Seemingly Just Small Holes in Wood, Carpenter Bees Holes Can Cause Serious Damage to Homes
With temperatures rising and warm-weather seasons in full-effect, it’s no surprise to notice a lot of bees and other flying insects around your home.
Although you might think the large buzzing bees around your home are harmless bumblebees, they may not be the case. If you’re noticing bees that have shiny, hairless black bodies and are gathering near wooden structures around your home, you may have a serious problem on your hands.
While some species of bees are harmless and provide benefits to our ecosystem, carpenter bees can cause structural damage when building their nests, in which they drill holes and tunnels into wood to lay their eggs.
What Attracts Carpenter Bees?
Attracted to bare, unpainted, or old and weathered softwoods, carpenter bees target these areas for their nesting sites. Favoring redwood, cedar, cypress, and pinewood, these driller bees commonly make their holes in eaves, fascia, window trim, siding of homes, as well as decks and sheds. Treated lumber and hardwoods are less attractive to the bees, making them less susceptible to an attack.
Most actively searching for nesting sites after mating in April and May, the fertilized female carpenter bees will then drill, or excavate tunnels in wood so she can lay her eggs.
Carpenter bee holes can be identified as perfectly round, with the diameter close to the size of your finger. While the holes you're seeing only appear an inch or so deep, the holes then branch off, with tunnels extending along the grain of the wood for another 6 inches or more.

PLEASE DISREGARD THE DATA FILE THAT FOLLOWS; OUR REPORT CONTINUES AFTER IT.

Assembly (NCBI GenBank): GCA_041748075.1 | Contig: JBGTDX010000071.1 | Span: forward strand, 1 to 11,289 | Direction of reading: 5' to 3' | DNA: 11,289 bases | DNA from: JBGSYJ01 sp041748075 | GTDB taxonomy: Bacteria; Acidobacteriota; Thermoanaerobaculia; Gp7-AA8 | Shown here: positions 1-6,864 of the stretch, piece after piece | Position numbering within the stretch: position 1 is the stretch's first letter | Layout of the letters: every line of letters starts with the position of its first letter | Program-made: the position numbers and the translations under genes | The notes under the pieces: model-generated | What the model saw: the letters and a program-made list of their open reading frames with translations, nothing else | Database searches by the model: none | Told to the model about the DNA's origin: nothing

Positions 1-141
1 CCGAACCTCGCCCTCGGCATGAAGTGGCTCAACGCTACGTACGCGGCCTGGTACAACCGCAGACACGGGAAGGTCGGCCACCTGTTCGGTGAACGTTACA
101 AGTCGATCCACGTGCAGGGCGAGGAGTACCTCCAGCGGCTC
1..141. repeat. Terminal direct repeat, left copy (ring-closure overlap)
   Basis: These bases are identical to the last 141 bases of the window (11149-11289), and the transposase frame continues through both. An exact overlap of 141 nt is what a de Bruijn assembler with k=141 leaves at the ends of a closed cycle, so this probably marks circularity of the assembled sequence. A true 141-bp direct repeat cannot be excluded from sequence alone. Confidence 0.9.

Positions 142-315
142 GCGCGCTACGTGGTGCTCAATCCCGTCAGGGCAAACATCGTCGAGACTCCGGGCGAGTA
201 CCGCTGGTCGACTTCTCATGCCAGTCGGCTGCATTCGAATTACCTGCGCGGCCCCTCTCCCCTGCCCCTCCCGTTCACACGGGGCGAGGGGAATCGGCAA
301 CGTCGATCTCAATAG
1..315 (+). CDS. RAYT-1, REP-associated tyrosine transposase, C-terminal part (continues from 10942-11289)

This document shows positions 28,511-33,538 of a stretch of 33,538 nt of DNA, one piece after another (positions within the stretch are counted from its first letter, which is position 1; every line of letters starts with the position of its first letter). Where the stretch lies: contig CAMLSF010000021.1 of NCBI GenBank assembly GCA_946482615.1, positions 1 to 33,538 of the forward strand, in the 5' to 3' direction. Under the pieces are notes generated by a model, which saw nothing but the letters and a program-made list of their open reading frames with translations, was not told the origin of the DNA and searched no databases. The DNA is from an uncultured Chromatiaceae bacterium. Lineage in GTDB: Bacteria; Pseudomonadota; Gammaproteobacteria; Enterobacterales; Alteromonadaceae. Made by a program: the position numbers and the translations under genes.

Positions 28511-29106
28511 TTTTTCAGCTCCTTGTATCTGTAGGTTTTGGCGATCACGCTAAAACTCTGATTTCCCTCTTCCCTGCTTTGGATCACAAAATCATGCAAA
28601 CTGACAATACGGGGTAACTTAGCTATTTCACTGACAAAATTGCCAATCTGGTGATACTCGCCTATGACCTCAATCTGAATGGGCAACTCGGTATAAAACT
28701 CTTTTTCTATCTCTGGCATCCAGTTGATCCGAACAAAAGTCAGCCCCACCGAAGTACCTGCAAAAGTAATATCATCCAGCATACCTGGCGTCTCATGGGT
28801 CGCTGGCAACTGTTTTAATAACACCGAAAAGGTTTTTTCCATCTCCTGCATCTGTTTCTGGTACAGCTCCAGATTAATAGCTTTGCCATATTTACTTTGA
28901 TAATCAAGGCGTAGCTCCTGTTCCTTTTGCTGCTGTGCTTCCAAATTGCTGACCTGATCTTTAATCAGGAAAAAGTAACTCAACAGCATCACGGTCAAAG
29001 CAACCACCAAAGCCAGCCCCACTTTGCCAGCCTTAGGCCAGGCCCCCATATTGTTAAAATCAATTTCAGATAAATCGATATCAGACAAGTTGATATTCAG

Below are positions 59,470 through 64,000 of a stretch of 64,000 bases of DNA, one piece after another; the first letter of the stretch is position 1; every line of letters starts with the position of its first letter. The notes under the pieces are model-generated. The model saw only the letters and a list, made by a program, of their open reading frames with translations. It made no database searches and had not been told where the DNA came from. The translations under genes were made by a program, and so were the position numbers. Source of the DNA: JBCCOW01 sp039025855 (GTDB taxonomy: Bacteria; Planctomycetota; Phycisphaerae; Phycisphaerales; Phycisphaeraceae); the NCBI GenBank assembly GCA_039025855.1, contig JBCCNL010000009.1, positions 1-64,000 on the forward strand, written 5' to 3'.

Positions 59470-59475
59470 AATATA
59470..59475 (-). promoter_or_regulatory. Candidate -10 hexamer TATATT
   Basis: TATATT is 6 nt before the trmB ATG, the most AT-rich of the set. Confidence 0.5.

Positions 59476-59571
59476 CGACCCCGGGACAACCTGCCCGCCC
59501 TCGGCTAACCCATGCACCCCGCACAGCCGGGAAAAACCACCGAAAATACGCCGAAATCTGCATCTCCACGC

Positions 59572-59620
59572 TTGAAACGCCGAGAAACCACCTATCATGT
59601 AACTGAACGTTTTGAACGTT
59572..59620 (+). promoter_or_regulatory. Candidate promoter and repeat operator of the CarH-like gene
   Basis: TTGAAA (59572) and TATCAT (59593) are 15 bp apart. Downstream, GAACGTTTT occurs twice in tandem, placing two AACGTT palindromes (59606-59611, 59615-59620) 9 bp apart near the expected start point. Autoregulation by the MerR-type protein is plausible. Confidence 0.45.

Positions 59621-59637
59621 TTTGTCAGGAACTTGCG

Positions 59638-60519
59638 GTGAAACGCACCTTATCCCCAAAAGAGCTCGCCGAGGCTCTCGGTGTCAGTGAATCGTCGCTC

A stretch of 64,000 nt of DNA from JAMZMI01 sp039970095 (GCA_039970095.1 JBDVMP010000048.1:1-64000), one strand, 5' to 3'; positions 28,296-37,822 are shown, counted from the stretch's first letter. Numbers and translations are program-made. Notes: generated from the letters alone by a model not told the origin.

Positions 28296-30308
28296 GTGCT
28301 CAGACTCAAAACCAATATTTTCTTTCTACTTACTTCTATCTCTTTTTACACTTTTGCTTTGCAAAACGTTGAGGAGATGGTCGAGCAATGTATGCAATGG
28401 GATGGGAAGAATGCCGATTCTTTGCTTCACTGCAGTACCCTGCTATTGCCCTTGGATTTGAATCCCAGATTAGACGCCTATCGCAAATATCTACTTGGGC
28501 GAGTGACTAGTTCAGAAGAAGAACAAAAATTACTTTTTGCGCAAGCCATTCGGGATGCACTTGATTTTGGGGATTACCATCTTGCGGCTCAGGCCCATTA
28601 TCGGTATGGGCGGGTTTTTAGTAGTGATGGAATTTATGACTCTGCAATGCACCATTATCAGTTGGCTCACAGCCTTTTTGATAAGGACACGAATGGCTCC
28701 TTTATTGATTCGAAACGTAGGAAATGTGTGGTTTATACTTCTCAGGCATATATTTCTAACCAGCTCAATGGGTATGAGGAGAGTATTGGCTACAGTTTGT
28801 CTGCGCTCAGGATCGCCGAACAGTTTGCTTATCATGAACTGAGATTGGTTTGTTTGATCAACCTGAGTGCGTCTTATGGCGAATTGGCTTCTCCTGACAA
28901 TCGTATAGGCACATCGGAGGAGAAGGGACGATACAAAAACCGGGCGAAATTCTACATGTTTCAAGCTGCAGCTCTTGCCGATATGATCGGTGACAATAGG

Some signs that you’re dealing with carpenter bees include:
Piles of fresh sawdust directly outside the holes
Stains on the outside of the holes from bee excrement
Hearing scratching sounds from inside the wood
With that being said, extensive carpenter bee infestations that have been present for several years can bring a number of problems for homeowners.
Structural Damage: If the carpenter bees have been reusing the same wooden structure year after year, the large number of tunnels can start to weaken the wood itself, causing dangerous structural damage to your home.
Woodpeckers: The carpenter bee larvae and pupae inside of tunnels are ideal for woodpeckers looking for their next meal. Woodpeckers will make more holes in the already damaged wood, making the structure especially weak and potentially dangerous.
Water Damage: When a large infestation produces several holes throughout a wooden structure, it makes it easier for water to get inside. The added moisture can speed the process of rotting wood.
Stained Wood: As mentioned previously, stains on the wood located near the tunnels can occur from bee excrement.
How to Get Rid of Carpenter Bees
Effectively controlling carpenter bee infestations begins with finding any and all nests within the wood structures in and around your home. Offering cost-free inspections for carpenter bee control, our local pest professionals conduct an in-depth and thorough inspection of your property to identify favorable conditions for the bees, as well as entry points to the nesting sites.
After conducting an inspection of your property, we then use a liquid or dust residual material to treat every single carpenter bee hole and nest, as well as the exterior of the building to prevent future nesting.
After a few days of allowing the bees to come into contact with the residual material, the holes can then be sealed. In addition to treatment, we offer home repair services to repair and replace any damaged wood caused by the carpenter bees.
As a homeowner, you can also help prevent future carpenter bee infestations by painting any exposed wood with a polyurethane or oil-base paint, or by capping bare wood with high performance metal.
If you want to learn more about the services we provide, or would like to set up a cost-free inspection of your home or business, contact our local pest professionals today.